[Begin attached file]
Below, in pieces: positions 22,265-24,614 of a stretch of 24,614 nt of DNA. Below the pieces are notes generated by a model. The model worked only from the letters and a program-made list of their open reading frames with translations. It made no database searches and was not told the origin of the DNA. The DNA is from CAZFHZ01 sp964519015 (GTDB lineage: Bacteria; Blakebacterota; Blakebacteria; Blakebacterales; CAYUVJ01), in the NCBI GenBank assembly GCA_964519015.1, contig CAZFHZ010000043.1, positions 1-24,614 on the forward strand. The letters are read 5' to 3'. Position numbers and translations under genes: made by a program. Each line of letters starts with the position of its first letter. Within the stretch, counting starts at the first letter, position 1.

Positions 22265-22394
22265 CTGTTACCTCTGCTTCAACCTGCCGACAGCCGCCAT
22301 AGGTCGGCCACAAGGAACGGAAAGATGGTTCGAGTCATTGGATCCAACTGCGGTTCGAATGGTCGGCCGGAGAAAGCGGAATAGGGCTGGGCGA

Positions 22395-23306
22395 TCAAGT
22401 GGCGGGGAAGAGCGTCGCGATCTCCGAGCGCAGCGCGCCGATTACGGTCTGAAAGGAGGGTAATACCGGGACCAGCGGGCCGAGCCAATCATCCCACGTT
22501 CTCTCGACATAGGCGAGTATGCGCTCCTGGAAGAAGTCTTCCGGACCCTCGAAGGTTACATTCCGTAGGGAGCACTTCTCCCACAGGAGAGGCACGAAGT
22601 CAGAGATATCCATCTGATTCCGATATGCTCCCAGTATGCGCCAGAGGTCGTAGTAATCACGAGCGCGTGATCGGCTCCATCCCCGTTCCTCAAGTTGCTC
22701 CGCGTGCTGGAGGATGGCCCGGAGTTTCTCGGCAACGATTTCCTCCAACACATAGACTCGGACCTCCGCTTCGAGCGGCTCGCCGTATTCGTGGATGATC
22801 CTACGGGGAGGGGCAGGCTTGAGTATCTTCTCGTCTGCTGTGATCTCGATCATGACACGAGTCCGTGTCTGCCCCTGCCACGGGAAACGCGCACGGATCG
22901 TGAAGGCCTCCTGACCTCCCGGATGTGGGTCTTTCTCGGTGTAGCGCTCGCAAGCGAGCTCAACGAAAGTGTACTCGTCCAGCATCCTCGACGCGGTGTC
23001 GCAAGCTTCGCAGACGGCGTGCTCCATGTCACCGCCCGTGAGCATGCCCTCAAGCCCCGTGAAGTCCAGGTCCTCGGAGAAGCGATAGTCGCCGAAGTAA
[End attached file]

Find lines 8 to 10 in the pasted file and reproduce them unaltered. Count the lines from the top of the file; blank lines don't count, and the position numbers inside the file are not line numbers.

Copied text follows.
22501 CTCTCGACATAGGCGAGTATGCGCTCCTGGAAGAAGTCTTCCGGACCCTCGAAGGTTACATTCCGTAGGGAGCACTTCTCCCACAGGAGAGGCACGAAGT
22601 CAGAGATATCCATCTGATTCCGATATGCTCCCAGTATGCGCCAGAGGTCGTAGTAATCACGAGCGCGTGATCGGCTCCATCCCCGTTCCTCAAGTTGCTC
22701 CGCGTGCTGGAGGATGGCCCGGAGTTTCTCGGCAACGATTTCCTCCAACACATAGACTCGGACCTCCGCTTCGAGCGGCTCGCCGTATTCGTGGATGATC